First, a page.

NEW HAVEN, Conn. (WTNH) — With everything going on in the world right now, you might not be feeling very happy these days. Yale University has a happiness expert on its faculty, and she says you can improve your mood with some scientifically proven methods.

When Yale psychology professor Laurie Santos started teaching a class on happiness three years ago, it quickly became the most popular class in University history. Students crammed into a concert hall for lectures. At least they did up until about 10 months ago. So how does a happiness expert sum up the pandemic?

“If I had two words, I might use dumpster fire,” Santos said in a Zoom interview. “I mean, 2020 wasn’t the year any of us wanted.”

That does not mean we have to be unhappy, however. As Santos tells her Yale students, there is a science behind happiness. For one thing, happy people are social. The trouble is, most places to be social have been closed for months. Santos says, try to be more social with the few people you can see.

“Instead of being on your phone checking social media, connect with the real people in your life,” said Santos. “We can take opportunities to do socially distanced walks with friends, get together safely outside.”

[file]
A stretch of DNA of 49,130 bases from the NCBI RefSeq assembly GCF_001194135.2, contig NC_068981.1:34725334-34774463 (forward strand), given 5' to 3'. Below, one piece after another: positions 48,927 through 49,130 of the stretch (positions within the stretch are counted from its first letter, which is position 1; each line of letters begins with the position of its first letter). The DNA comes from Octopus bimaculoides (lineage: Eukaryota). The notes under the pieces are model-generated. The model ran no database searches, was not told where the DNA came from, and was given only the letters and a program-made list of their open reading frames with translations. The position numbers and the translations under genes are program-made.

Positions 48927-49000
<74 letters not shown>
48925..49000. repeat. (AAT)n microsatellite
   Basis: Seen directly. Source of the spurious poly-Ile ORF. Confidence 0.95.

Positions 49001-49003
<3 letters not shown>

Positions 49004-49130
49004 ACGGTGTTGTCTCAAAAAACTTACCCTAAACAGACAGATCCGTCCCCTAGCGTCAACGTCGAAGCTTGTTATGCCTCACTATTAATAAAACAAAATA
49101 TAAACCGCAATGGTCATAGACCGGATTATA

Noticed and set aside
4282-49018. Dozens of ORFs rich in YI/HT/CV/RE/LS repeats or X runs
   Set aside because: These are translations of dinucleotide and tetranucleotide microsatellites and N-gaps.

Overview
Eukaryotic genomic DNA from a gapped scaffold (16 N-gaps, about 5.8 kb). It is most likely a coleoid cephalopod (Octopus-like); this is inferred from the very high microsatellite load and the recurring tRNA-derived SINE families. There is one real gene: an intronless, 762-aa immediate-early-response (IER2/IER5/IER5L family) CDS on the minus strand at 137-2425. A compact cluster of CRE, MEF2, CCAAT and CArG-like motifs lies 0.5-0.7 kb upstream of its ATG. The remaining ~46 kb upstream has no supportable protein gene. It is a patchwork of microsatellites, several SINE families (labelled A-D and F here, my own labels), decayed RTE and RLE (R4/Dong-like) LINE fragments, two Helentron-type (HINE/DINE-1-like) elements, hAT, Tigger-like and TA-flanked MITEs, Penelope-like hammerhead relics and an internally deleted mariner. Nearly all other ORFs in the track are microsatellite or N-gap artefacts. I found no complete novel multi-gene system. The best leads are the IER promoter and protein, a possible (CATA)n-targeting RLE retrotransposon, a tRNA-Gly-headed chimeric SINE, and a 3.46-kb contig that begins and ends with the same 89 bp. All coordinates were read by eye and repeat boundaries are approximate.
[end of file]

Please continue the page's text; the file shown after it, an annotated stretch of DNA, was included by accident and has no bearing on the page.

Plus, talking over Zoom is, at least, better than nothing. You might be tempted to complain to those folks about your problems, but Santos says, try a different approach.

“Which is expressing and thinking about what you’re grateful for, you know, the simple act of counting your blessings.”

Be grateful for what you have, and try to make things better for others.

“Happier people tend to be more other-oriented, meaning they tend to be focused on and want to do nice things for others,” Santos explained.

Santos says, don’t forget to exercise. Half an hour of cardio can improve your mood just as well as some anti-depressants.

“We forget that our mind is connected to our bodies, so doing nice things for our bodies can actually help our mental health,” said Santos.

And eight hours of sleep can also make you happier. If you’re a parent, keep in mind that, for kids, routines are really important.

“Even if your child is studying remotely, get a specific spot in the house where they can ‘walk to school’ in the morning and have ‘school lunch at the same time,” Santos said.

And Moms and Dads – take care of yourself because mood is infectious.

“If you’re feeling anxious, if you’re feeling stressed, if you’re frustrated, slamming things around, that’s going to transmit to the kids,” Santos warned.

Her class on happiness was so popular, Yale put a version online for free. At the height of the pandemic, 3,000,000 people signed up.

She also has a podcast called The Happiness Lab where anyone can hear proven ways to be happier.